upcoming, presentations by the most influential members of
    government, the presidents, the supreme court justices, the
    congressmen, an other top brass worldwide, regarding the
    newly developed strategies and world events to unfold in the
    nearest future.

    Basically, all major world events including the issues of Iraq,
    the Middle East, "New World Order", "War on terrorism",
    world energy supply, "revolution" in military technology,
    and, basically, all the world events as they unfold right now,
    were already presented YEARS ahead of events.

    July 11, 1997 Speaker: Ambassador James Woolsey
    former CIA Director.

    "Rogues, Terrorists and Two Weimars Redux:
    National Security in the Next Century"

    July 25, 1997 Speaker: Antonin Scalia, Justice
    Supreme Court

    July 26, 1997 Speaker: Donald Rumsfeld

    Some talks in 1991, the time of NWO proclamation
    by Bush:

    Elliot Richardson, Nixon & Reagan Administrations
    Subject: "Defining a New World Order"

    John Lehman, Secretary of the Navy,
    Reagan Administration
    Subject: "Smart Weapons"

    So, this "terrorism" thing was already being planned
    back in at least 1997 in the Illuminati and Freemason
    circles in their Bohemian Grove estate.


    "The CIA owns everyone of any significance in the major media."

    --- Former CIA Director William Colby

    When asked in a 1976 interview whether the CIA had ever told its
    media agents what to write, William Colby replied,
    "Oh, sure, all the time."

    [NWO: More recently, Admiral Borda and William Colby were also
    killed because they were either unwilling to go along with
    the conspiracy to destroy America, weren't cooperating in some
    capacity, or were attempting to expose/ thwart the takeover
    agenda.]

    - - - - - - - - - - - - - - - - - - - - - - - - - - - - - -
    This is just a reminder.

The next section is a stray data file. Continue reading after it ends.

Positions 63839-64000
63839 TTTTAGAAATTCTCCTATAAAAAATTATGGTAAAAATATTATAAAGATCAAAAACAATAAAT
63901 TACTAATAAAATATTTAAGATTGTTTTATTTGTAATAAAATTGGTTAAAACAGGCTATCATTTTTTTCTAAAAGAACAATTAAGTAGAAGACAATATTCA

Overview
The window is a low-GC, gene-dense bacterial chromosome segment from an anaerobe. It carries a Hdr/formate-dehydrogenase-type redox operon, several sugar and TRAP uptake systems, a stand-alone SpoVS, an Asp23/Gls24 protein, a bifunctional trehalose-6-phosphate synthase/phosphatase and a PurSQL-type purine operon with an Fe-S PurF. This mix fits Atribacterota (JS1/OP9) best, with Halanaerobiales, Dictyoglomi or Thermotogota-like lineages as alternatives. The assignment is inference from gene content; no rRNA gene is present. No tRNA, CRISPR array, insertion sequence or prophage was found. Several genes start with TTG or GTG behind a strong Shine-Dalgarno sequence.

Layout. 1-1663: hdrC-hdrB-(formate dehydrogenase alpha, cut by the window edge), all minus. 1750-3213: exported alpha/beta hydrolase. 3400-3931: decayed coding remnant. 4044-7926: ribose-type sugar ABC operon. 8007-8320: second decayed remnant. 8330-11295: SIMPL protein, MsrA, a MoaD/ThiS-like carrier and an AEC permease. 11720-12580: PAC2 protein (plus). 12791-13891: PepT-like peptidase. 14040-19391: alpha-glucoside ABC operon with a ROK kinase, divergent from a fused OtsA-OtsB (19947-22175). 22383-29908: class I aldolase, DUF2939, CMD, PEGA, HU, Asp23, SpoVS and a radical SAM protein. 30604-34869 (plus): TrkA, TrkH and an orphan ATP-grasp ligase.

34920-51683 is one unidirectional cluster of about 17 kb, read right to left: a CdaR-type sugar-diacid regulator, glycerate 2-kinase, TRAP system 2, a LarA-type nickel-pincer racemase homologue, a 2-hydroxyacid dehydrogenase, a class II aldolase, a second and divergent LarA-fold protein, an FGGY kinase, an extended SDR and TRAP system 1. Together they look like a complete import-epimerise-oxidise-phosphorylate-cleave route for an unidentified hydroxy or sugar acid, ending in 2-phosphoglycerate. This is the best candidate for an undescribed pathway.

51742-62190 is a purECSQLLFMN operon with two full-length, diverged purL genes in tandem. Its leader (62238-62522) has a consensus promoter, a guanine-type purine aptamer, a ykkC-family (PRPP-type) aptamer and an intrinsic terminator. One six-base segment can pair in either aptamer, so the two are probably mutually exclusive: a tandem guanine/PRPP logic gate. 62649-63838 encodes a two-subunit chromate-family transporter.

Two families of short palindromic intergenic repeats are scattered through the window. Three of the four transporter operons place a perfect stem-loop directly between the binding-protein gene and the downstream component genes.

It is not an emergency yet.
    Were it actual emergency, you wouldn't be able to read this.
    - - - - - - - - - - - - - - - - - - - - - - - - - - - - - -
    Lew, Aug 3, 2008
    #15
  16. Lew

    Christian Guest

    Tom Anderson schrieb:
    > On Sat, 2 Aug 2008, Christian wrote:
    >
    >> Daniel Pitts schrieb:
    >>> puzzlecracker wrote:
    >>>>> Item 25 of Effective Java 2nd Edition (Bloch): Prefer lists to arrays.
    >>>>>
    >>>>> Lists are a higher level abstraction, and therefor "easier" to work
    >>>>> with.
    >>>>
    >>>> and slower to work with...
    >>>>
    >>> Premature optimization is the root of all evil.
    >>>
    >>> Lists are marginally slower to work with than arrays, but who cares
    >>> if your program is fast when it doesn't work correctly?

    >>
    >> Until now the only reason to optimize collections away for arrays was
    >> never the speed but allways the RAM usage for me.
    >>
    >> If you know that you will be holding about 100k to 1 Mio collections
    >> .. then the overhead of the collections is enormous an using arrays
    >> becomes a must.
    >>
    >> ie
    >> HashSet 1 obj holding an hashmap 12byte
    >> HashMap 1 obj holding 8 Byte
    >> 3*int+1 float 16
    >> entry array+map entrys 8+n*4 + n*Entry bytes
    >>
    >> Entry: 8 Bytes
    >> + 3 object references 12 Byte
    >> + 1 int 4 Byte
    >>
    >> so hashset:
    >> 44+ n*28 byte
    >> (due to the load factor of the hasmap it would be even some bytes more..)
    >>
    >> in comparison to just an array: 8+ n*4 bytes

    >
    > And how exactly do you search or insert into this array?
    >
    > tom
    >

    Searching with binary search ... as implemented in Arrays class..

    inserting creating a new array using data of the binarys search
    shifting all entrys afterwards..

    Yes it is slower. Bit if the arrays/sets come en masse and are rather
    small , may be less than 500 entrys one won't notice it that much.

    This example I made is really only important to show that even if
    Collections are superior usually. My experience till now was that the
    reason to choose arrays over Collection (no matter if set or list or
    map) were always due to storage. There has never ever been a problem
    with speed for me due to collections.

    As others pointed out ArrayList has less overhead than map or set.
    Yes thats true .. but sometimes you need a Set or Map and usually I use
    HashSet and HashMap for this. But sometimes an array can replace those.
    Especially if the key for the map is part of the Object mapped it can
    easier be put into an array as one doesn't need any special Entry
    objects holding key and mapped object.

    Again this is optimisation that should not be done prematurely.
    Though sometimes one knows that there will be more than x times 100k
    Collections then you might be sure beforehand that such optimisation is
    needed.

    Christian